Rather than be excessively concerned, Paul tells us to commit these things to the Lord in prayer in order to share the burden with the one who is able to carry it for you. If Paul has in mind pressure to conform to the Roman world faced by the church, but the application to contemporary Christianity life is clear. We are to let God carry our burdens rather than bear them alone.

women_fightingPaul does something unusual in Philippains 4, he specifically names at least two leaders in the congregation have some problem hindering the church. Specifically, Euodia and Syntyche need to demonstrate unity. For Paul to specifically name people is very unusual since the letter would have been read publically to the whole congregation. He treats them equally by repeating the verb twice (“I encourage Euodia, I encourage Syntyche”).

We know nothing about these two women, although there have been a few Christian writers who denied they were women, perhaps because Paul called them co-laborers, and a few who have wondered if they were actual people! But the pronouns throughout the three verses are feminine, so very few (if any) modern scholars deny Paul is talking about two women who worked with him in Philippi.

  • Syntyche is a feminine name in Philippians, but it appears in inscriptions as a masculine. The early Christian writer and bishop of Antioch Theodore of Mopsuestia (ca. 350 – 428) therefore tried to argue this refers to a man rather than a woman. He went as far as to identify Syntyche as the Philippian jailer from Acts 16!
  • Euodia is also a common name in the Greco-Roman world (BDAG cites Greek grave inscriptions on Cyprus); the name means “prosperous” or “successful,” sometimes in the context of a journey. Like Syntyche, the name has a masculine and feminine form.
  • The Tübingen School interpreted Euodia and Syntyche as symbols for Jewish and Gentile Christians (for a summary, see Gillman, “Euodia (Person),” ABD 2:670). If this was the case, the Syzygus is the one who unifies the two opposing sides of the early Christian church.

The motivation for making Syntyche into a man is to avoid the implication that an early church like Philippi had women leaders on a level with Paul.  These women are not opponents of Paul nor are they false teachers: their names are “written in the book of life.” This is a common way of describing someone who have suffered for their faith yet remained faithful (Dan 12:1, Rev 3:5). This may therefore be a hint the church has suffered for their faith and these two women were instrumental in guiding the congregation through that difficult time.

Verse three asks someone in the congregation to help the women to work through their dispute. The Greek word (σύζυγος) has sometimes been interpreted as a name (Syzygus), a name which would mean “yoke-fellow” if it is a name at all. The name does appear in Greek literature as a description of a wife (T.Rub 4:1, for example), so sometimes Syzygus was thought to be Paul’s wife! (She is Paul’s loyal wife, left behind in Philippi, perhaps Lydia herself.) Paul also calls on Clement and the “rest of my fellow workers” to help the women to reconcile.  We know nothing of Clement. Although it is the same name as a bishop of Rome in the late 90s, it is unlikely to be the same man.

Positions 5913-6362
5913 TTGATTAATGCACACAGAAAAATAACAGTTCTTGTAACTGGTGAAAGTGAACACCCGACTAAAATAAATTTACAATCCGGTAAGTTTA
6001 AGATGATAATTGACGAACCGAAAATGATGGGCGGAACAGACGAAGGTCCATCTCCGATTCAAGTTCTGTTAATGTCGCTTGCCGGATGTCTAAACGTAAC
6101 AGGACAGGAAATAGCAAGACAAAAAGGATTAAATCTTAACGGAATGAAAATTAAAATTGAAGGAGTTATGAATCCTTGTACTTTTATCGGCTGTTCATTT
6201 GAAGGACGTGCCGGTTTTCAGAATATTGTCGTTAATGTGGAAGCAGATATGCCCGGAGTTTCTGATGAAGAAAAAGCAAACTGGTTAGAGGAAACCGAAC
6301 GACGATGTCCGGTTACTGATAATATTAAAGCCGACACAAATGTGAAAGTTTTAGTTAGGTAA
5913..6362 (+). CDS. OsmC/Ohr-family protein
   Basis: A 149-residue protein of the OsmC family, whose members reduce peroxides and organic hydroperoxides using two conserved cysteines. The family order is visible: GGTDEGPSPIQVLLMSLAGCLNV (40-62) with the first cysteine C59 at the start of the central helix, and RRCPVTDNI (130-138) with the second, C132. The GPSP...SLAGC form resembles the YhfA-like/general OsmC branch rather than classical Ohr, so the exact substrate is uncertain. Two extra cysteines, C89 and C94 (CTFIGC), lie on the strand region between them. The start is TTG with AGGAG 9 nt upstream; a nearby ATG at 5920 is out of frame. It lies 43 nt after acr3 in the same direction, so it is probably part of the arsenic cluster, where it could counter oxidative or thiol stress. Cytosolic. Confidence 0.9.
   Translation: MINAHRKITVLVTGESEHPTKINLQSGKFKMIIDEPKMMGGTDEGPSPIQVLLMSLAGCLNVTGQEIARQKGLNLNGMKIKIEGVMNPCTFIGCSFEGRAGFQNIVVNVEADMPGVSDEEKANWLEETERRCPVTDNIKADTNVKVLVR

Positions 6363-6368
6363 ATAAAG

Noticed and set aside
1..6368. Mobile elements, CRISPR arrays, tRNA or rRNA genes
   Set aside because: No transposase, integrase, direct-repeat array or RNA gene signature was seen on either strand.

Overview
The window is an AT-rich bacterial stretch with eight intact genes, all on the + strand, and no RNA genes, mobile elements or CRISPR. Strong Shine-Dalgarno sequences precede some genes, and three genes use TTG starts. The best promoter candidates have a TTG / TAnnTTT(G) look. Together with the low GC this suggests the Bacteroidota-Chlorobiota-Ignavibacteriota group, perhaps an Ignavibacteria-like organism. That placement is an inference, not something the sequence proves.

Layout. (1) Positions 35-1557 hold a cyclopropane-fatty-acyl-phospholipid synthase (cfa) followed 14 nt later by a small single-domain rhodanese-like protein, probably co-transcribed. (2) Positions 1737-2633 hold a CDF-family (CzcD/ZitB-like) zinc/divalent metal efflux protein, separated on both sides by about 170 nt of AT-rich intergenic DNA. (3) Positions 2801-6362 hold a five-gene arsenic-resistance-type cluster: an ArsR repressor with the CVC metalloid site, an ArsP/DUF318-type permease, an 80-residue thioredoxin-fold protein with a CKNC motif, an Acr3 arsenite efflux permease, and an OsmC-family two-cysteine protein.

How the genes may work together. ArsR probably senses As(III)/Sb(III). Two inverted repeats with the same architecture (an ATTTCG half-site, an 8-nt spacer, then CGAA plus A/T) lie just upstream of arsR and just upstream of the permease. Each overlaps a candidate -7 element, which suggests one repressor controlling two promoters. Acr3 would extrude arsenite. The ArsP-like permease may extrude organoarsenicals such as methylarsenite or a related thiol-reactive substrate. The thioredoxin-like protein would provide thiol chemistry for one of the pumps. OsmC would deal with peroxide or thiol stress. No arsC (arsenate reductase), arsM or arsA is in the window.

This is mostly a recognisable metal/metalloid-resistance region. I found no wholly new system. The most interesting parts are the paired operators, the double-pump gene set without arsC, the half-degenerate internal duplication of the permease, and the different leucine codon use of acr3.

eudoiaandsyntychePaul clearly loves and respects these fellow-workers (v. 1), but he does strongly encourage them to set aside these difference.  He uses a strong word for his affection for the church: he earnestly desires to see them (ἐπιπόθητος). The church is Paul’s “joy and crown.” This is similar to saying “pride and joy” today, the church is something Paul can boast about and on the day he stands before the Lord he can consider the church a victor’s crown.

In summary, Paul deeply cares for the church at Philippi and wants them to endure in the trails they will face. Because he loves them so deeply, he needs to call out two people who are causing disunity. But the whole church needs to have the same sort of unity as well; everyone is to “think similarly.”

 

In this final encouragement toward unity, Paul addresses the leadership of the church at Philippi. He began the letter by addressing the elders and deacons (1:1), now he calls for the leadership of the church to demonstrate the mind of Christ by standing firm in unity.

“Stand firm” is a common phrase in Paul’s letters. It refers to being firmly convinced of a belief. In 1:27 he used the same word to encourage the believers to stand firm “in one spirit,” so they are able to withstand any oppression they might face as a result of their faith in Jesus. Similarly, in 2 Thess 2:15 he encourages his readers to stand firm and hold on to the traditions they have been given; In Gal 5:1 the readers are to stand firm in the freedom they have in Christ and not go back under the yoke of the Law.

UnityOne of the major themes of this letter has been the unity of the church. Paul wants the church to “live in harmony” (cf. Rom15:5) by thinking the same thing in the Lord.”  Paul has used a similar phrase in 3:15 for the kind of intellectually unity necessary in the church, but also in 2:2, the church must be of “one mind” if it is going to have unity (2 Clem 17:3 uses the same phrase, possibly alluding to this text).

There may be some doctrinal unity in mind here, since this is the conclusion of a section describing the teaching of someone who opposes Paul. The church needs to think correctly about who Jesus is and what he did on the cross, for example. In the context, they need to properly understand the function of the Jewish Law in the current era.